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‘Forex interventions impacting backward integration negatively’ 

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The Manufacturers Association of Nigeria (MAN) has stated that the average performance of local raw-materials utilization among operators in the country is due principally to poor access to credit and adequate economic infrastructure needed for inward development of local inputs.
 
By restricting access to foreign exchange for the importation of a couple of items, the Central Bank of Nigeria (CBN) had hoped to encourage local sourcing of raw materials for production.
  
However, some manufacturers had requested for the HS Codes of many of the products in order to cater to products whose raw materials cannot be accessed locally.

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Though local sourcing of raw materials in the manufacturing sector increased marginally to 57.0 percent in the first half of 2019 from 56.87 percent recorded in the corresponding half of 2018, representing 0.13 percentage point increase over the period, the growth has been described as poor compared to previous performances.
 
MAN in its half-year report for 2019, made available to The Guardian, noted that local raw-materials utilization in the manufacturing sector has maintained downward trends since the first half of 2017 when the Central Bank of Nigeria commenced policy intervention in the official forex market.
  
The operators stated that the relatively more available forex resulting from the intervention may have been rubbing off negatively on backward integration agenda as firms are preferring to import raw-materials as against inward-looking.     
 
Contrastingly, the Chief Executive Officers of manufacturing companies in the Manufacturers’ CEOs Confidence Index for the third quarter of 2019, indicated that 70 per cent of them disagreed that the rate at which the sector sourced foreign exchange had improved.
  
While 15 per cent agreed that the sector’s foreign exchange sourcing had improved, the other 15 per cent were not sure that forex had improved.
  
The report said the majority of the manufacturers resorted to the parallel market to source forex to purchase machines and raw materials among other inputs needed for production.
  
It stated: “The response further confirmed that much has not changed in the supply of forex to the industry for purchase of machines, raw materials and other manufacturing input that are currently not available in the country.
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“At the moment, most manufacturers source forex only at the parallel market at unfavourable exchange rate, making manufacturing import bills for raw materials and machinery that are not locally available unnecessarily high.”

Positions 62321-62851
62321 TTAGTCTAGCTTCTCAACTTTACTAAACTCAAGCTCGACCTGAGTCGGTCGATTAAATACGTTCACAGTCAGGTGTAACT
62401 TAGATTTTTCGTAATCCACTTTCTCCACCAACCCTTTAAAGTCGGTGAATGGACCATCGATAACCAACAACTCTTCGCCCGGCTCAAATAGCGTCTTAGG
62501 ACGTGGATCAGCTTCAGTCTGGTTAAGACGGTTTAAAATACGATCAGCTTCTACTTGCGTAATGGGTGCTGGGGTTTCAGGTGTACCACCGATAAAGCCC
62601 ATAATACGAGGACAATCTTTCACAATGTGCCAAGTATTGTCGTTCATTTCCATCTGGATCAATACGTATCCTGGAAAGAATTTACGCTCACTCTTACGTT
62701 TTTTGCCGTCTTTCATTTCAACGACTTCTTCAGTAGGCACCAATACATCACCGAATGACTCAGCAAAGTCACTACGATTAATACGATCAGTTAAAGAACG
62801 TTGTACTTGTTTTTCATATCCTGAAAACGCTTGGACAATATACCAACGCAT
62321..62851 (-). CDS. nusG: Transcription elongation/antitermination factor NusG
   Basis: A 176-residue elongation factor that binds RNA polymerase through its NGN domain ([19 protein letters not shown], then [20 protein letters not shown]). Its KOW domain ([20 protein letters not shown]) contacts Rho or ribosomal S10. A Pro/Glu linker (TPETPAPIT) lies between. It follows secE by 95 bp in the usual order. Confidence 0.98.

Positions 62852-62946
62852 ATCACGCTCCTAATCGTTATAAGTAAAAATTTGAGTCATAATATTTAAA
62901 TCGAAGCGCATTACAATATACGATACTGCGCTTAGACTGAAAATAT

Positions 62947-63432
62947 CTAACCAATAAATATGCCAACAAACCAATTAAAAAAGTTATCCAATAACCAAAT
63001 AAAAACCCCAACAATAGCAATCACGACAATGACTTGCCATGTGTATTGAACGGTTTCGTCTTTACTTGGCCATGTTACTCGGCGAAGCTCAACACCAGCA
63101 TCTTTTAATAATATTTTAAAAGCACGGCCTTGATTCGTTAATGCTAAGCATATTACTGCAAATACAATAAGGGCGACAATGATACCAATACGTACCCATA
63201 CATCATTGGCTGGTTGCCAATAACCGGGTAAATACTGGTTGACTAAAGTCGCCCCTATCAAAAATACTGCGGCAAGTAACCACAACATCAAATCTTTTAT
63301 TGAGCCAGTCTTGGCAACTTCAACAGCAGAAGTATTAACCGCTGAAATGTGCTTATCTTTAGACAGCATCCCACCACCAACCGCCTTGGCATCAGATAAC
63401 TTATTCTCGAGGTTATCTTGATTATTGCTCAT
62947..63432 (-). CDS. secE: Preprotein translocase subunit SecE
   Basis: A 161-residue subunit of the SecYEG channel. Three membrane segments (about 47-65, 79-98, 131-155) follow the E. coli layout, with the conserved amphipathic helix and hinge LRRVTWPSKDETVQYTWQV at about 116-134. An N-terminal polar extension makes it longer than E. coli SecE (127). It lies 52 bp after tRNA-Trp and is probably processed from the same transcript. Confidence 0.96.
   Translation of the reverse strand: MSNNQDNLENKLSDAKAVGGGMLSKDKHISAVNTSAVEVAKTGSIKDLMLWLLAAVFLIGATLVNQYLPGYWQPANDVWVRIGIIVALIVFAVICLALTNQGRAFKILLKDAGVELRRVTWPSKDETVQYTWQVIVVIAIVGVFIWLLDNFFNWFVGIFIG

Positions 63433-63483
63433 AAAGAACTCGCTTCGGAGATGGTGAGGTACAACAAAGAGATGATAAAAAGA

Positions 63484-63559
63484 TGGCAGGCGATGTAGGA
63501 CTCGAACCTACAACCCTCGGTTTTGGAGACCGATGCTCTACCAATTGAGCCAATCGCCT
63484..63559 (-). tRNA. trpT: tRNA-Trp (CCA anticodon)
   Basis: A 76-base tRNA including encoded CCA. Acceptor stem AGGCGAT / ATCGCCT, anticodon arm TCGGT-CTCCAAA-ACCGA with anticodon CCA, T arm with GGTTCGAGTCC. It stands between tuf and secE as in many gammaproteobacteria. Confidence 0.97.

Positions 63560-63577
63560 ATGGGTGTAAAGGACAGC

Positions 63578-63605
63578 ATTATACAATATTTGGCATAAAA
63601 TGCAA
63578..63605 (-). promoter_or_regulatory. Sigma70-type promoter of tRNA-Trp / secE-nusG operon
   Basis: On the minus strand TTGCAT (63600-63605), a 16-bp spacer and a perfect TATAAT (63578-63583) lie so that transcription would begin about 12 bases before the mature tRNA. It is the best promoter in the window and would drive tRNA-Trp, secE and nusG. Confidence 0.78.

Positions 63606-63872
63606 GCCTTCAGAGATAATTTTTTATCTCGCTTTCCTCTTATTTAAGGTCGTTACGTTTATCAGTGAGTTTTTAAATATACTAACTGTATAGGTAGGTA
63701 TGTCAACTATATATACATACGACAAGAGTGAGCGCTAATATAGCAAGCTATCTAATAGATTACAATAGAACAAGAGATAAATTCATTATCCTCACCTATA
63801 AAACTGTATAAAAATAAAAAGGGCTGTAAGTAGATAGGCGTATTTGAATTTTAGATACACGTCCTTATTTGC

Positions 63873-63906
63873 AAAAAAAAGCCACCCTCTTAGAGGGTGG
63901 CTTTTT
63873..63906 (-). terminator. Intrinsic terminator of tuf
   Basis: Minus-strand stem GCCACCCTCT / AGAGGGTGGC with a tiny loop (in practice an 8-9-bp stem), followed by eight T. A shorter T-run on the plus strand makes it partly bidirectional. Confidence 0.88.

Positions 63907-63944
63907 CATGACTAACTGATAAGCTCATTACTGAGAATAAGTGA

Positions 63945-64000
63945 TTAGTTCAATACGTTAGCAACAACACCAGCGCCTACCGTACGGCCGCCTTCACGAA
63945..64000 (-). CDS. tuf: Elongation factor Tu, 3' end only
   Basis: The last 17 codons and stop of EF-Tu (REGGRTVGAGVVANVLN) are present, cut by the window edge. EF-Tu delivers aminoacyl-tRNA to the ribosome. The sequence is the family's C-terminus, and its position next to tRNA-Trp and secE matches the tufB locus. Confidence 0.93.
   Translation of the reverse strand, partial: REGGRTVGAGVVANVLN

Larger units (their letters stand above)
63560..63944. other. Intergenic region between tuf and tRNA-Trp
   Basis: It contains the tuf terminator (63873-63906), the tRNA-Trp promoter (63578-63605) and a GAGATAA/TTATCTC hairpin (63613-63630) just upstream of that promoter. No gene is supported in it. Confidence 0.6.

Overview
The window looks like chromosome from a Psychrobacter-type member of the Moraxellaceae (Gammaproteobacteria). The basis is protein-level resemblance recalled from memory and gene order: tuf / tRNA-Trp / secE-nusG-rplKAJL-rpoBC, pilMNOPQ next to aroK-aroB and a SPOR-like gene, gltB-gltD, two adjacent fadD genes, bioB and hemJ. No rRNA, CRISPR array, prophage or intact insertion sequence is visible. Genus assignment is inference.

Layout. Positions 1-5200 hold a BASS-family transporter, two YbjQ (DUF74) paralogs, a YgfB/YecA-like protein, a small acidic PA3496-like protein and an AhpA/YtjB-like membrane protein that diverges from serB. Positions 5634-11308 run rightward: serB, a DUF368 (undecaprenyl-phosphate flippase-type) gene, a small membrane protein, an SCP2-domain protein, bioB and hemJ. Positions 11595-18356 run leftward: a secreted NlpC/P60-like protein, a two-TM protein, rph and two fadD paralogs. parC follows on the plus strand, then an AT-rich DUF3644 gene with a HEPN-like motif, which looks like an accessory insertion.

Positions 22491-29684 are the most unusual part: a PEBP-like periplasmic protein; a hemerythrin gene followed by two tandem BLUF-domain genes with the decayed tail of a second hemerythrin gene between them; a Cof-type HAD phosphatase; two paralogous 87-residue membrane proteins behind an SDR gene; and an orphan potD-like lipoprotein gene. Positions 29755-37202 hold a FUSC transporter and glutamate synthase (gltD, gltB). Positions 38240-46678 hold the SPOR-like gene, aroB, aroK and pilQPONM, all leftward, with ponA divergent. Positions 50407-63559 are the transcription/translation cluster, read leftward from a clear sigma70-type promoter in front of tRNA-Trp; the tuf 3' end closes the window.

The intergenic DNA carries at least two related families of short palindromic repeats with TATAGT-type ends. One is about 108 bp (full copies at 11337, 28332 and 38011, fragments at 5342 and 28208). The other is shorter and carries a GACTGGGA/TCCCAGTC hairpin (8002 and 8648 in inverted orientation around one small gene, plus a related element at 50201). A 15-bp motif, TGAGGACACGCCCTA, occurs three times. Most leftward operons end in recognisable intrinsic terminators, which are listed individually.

It added that this had been a major reason the sector had not competed favourably in the community market, “particularly as it is awash with cheap and substandard foreign substitutes.”
  
Analysis based on sectoral groups showed that local sourcing of raw-materials appreciated in some sector, while it declined in some others.  
  
In the Food, Beverage and Tobacco group, local raw-materials utilization stood at 62.9 percent in the first half of 2019, representing 0.95 percentage point increase from 61.95 percent recorded in the same half in 2018. It, however, fell by 5.6 percentage points when compared with 68.5 percent recorded in the preceding half.
 
Similarly, utilization of local raw materials in the Domestic and Industrial Plastic, Rubber & Foam sector stood at 58.3 percent in the first half of 2019, representing a 2.81 percentage point increase from 55.49 percent recorded in the same half in 2018. It, however, fell by 5.9 percentage point when compared with 64.2 percent recorded in the preceding half.
  
In the Chemical and Pharmaceutical sector, raw materials utilisation stood at 58.3 percent in the first half of 2019, representing a 2.81 percentage point increase from 55.49 percent recorded in the same half of 2018. It, however, fell by 5.9 percentage point when compared with 64.2 percent recorded in the preceding half.
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Contrary to expectation, utilization of local raw materials in the Textile, Wearing Apparel, Carpet, Leather & Leather Footwear sector stood at 54.6 percent in the first half of 2019, representing 8.09 and 3.0 percentage point decline from 62.69 percent and 57.6 percent recorded in the same half of 2018 and the preceding half respectively. 
  
In the first half of 2019, local sourcing of raw materials declined across industrial zones with the exception of Ikeja, Apapa and Abuja Zones.
  
In Kano Bompai Zone, local sourcing of raw-materials stood at 62.33 percent from 73 percent recorded in the corresponding half of 2018 and the 72.69 percent of the preceding half; thus representing 10.67 and 10.36 percentage points decline over the period respectively.
   
Local sourcing of raw-materials in Ogun zone stood at 56.98 percent in the first half of 2019, indicating 0.32 and 14.24 percentage points decline from 57.3 percent and 71.22 percent recorded in the same half of 2018 and the preceding half of
respectively.
  
In Rivers/Bayelsa Zone, local sourcing of raw-materials stood at 52.33 percent from 65.9 percent recorded in the corresponding half of 2018 and 59.69 percent of the preceding half; thus representing 13.57 and 7.36 percentage points decline over the period respectively.   
   
However, In the Ikeja zone, local sourcing of raw-materials increased to 58.6 percent in the first half of 2019 from 52.2 percent recorded in the corresponding half of 2018; thereby indicating 6.4 percentage point increase over the period. It, however, decreased by 4.74 percentage point when compared with 63.34 percent recorded in the preceding half. 

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